This is my last day of blogging on Steve Harley and Cockney Rebel. The last time I saw Steve Harley was at a concert at Sunderland Empire. It was billed as the “Resistance is Useless” tour, and “Back with the Band” (to make it clear that this was not an unplugged show). The front cover of the programme promised a show that was “Definitely Plugged In”, with “No Support” and thus “Maximum Steve”; and indeed thus it was. Marie came along with me to the gig, having been impressed with Steve when we saw him play unplugged at Billingham a couple of years earlier, and he didn’t let her down. This was another great gig, with Steve on fine form, and all the classics played. I haven’t seen Steve Harley in concert since that concert; it does seem like 12 years ago. He has toured quite a lot during that period, so I don’t have any excuse. In fact I did have tickets to see him at the Sage a few years ago, but couldn’t make it for some reason and gave the tickets to a friends. So its definitely about time to put this right and see Steve again. It seems to me that I have a couple of opportunities to do so; a tour is planned for November 2013, and he is also planning a concert, backed by orchestra and choir, at the Bridgewater Hall, Manchester in April 2014. The latter gig will feature the first two Cockney Rebel albums in full, repeating a similar gig that Steve performed in Birmingham last year. Now that’s a gig I should definitely attend.
Steve Harley Billingham Forum Theatre 1999
Ten years after I had last seen Steve Harley at Sunderland Empire, I noticed that he was playing an unplugged show at Billingham Forum Theatre. Marie rang up and booked a couple of tickets on the day of the concert, and we went along and picked them up on the night. Steve had recorded a live alum “Stripped to the bare bones” at the Jazz Cafe the year before, and this show was in a similar format, with Steve telling stories about his life and performing great acoustic versions of his songs. He was accompanied by another guitarist, I think it may have been Nick Pynn. We both enjoyed seeing Steve, and listening to him tell us about his life and sing those great songs with just his voice and a couple of guitars. Marie particularly enjoyed the concert, and still talks about it. The track listing from the “Stripped to the bare bones” album is shown below. The show we saw was similar. Tracklisting: My Only Vice (Is the Fantastic Prices I Charge for Being Eaten Alive); Star for a Week (Dino); Best Years of Our Lives, The; Judy Teen; Last Time I Saw You, The; Mr. Soft; (Love) Compared to You; Tumbling Down; Only You; Bed in the Corner; Sling It!; Riding the Waves (For Virginia Woolf); Sebastian; Make Me Smile (Come Up and See Me).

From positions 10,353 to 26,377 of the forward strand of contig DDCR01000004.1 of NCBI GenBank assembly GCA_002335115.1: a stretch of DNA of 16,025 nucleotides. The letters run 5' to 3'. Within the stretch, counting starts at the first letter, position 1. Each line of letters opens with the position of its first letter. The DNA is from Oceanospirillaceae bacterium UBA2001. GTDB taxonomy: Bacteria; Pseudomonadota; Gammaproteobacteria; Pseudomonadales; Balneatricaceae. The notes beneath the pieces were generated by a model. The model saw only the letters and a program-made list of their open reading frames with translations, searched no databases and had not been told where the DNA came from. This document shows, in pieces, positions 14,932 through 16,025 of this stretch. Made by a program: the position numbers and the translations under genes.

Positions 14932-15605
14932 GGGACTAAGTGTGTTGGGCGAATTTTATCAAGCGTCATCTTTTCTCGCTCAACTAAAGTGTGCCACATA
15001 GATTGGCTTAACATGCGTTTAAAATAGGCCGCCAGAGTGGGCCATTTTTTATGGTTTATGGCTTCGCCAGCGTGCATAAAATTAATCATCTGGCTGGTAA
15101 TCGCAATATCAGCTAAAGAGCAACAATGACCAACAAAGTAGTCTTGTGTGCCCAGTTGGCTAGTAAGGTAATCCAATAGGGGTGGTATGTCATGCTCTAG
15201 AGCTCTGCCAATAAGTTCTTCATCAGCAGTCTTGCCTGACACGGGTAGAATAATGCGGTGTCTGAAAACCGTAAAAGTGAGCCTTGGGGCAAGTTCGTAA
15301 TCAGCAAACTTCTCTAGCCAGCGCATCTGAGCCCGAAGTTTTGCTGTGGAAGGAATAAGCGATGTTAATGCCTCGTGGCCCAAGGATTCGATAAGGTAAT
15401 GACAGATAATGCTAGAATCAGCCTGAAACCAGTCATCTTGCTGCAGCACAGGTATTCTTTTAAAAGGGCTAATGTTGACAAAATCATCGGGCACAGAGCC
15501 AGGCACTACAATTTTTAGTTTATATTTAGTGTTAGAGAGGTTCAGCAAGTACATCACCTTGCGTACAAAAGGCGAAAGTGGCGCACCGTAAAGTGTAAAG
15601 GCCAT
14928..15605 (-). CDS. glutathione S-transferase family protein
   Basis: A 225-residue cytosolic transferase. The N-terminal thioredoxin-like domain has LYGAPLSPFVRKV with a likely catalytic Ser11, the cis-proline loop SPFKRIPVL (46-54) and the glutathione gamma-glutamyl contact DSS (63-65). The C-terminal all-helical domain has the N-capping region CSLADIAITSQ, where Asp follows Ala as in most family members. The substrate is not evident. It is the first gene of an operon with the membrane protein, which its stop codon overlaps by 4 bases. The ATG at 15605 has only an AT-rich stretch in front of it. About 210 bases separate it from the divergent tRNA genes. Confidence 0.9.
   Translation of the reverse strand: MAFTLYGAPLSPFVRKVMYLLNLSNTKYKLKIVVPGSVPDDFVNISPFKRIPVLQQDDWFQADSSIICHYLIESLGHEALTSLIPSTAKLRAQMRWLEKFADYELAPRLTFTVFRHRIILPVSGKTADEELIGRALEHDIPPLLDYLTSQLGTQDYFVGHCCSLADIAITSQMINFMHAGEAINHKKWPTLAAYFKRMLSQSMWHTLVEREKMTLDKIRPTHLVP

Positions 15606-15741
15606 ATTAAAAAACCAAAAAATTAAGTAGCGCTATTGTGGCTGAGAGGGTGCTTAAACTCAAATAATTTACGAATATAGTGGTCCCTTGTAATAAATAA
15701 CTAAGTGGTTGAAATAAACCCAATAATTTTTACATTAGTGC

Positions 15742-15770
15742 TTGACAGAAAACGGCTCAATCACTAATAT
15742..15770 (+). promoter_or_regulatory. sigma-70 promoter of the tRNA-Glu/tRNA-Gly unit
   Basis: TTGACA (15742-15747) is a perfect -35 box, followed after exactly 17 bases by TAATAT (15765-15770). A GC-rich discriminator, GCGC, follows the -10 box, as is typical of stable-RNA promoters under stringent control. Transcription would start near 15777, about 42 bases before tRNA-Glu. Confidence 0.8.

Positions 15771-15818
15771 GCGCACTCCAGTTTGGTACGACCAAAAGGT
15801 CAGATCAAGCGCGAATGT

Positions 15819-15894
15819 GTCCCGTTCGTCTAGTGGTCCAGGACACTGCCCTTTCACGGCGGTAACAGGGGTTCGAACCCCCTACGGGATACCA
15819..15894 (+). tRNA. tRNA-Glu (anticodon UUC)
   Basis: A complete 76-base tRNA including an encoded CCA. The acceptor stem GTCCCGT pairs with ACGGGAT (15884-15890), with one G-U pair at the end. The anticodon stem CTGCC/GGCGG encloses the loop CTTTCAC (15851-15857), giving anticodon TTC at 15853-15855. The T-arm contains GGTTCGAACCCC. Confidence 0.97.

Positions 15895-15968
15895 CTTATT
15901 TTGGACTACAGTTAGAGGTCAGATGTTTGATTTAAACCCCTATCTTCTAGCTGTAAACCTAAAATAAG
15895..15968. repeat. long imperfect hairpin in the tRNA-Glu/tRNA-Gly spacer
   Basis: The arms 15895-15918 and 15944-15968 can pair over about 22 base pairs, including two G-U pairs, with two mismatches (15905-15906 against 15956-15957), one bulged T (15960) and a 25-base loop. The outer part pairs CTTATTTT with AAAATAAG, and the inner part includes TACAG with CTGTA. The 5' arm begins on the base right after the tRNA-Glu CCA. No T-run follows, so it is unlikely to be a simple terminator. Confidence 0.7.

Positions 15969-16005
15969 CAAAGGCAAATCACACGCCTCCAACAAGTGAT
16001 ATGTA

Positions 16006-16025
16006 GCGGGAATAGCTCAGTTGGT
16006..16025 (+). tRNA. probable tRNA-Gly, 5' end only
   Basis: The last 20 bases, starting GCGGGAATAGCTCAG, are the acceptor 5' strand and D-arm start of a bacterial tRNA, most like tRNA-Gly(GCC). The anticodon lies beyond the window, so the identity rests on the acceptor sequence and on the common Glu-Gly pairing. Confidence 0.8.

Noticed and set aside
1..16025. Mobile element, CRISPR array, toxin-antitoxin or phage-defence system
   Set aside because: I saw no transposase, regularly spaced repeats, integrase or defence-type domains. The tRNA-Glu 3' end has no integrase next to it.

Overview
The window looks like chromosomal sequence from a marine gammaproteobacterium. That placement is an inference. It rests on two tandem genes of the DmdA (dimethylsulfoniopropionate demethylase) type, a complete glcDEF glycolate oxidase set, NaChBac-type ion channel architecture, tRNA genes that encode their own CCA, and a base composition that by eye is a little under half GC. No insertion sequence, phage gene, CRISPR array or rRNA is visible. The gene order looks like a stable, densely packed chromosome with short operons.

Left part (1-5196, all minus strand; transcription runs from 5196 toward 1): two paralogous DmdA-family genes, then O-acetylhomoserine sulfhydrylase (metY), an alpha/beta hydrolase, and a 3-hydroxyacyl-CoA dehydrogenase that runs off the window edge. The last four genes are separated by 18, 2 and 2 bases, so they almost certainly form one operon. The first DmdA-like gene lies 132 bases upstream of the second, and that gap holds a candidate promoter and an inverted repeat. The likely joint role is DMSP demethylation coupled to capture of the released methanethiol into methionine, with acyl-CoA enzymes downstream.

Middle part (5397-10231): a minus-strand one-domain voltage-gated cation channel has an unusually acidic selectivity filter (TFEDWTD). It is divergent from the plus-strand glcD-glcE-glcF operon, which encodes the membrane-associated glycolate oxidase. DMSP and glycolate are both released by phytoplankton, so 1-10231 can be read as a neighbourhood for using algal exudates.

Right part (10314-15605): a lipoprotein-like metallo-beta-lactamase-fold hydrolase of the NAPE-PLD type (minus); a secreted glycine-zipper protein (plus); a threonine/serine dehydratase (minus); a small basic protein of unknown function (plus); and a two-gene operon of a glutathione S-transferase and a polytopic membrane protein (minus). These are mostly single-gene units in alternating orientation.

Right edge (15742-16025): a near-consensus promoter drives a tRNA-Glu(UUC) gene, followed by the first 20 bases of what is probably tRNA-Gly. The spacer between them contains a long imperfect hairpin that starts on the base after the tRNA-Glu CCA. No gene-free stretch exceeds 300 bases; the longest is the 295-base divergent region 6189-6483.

Steve Harley Redcar 1980
Although it was only four years since I had last seen Steve Harley, this gig had the feel of a comeback. Steve had played few concerts during that four year period between 1976 and 1980, and this was his first tour with a band, using the Cockney Rebel name since 1977. He had also released a few solo albums during that period, but they had not been particularly successful. Redcar Coatham Bowl was a great, intimate venue, and it was good to see Steve in a close-up situation. The crowd gave Steve a great reception, and he played all the favourite. Steve was back!! I saw Steve again some 9 years later at Sunderland Empire. To be honest I remember less about this gig; in fact I don’t recall being there at all, but I have a ticket stub, so I must have been! I found a setlist from the London show of the 1989 tour: The Best Years of Our Lives; Mr. Soft; Irresistible; Mr. Raffles; Freedom’s Prisoner; Judy Teen; Riding the Waves (For Virginia Woolf); Dino (Star For A Week); Why Does My Light Always Shine; Sebastian; Sophistication; Tumbling Down; Sweet Dreams / Psychomodo; Sling It; Here Comes the Sun. Encore: Dancing On The Telephone; Make Me Smile (Come Up and See Me); (I Believe) Love’s a Prima Donna. As you can see, Steve was playing all the hits and live favourites, but that setlist also includes quite a few songs which I don’t recognise, which must be album tracks from Cockney Rebel and Steve’s solo albums. It was to be another 10 years until I saw Steve in concert again.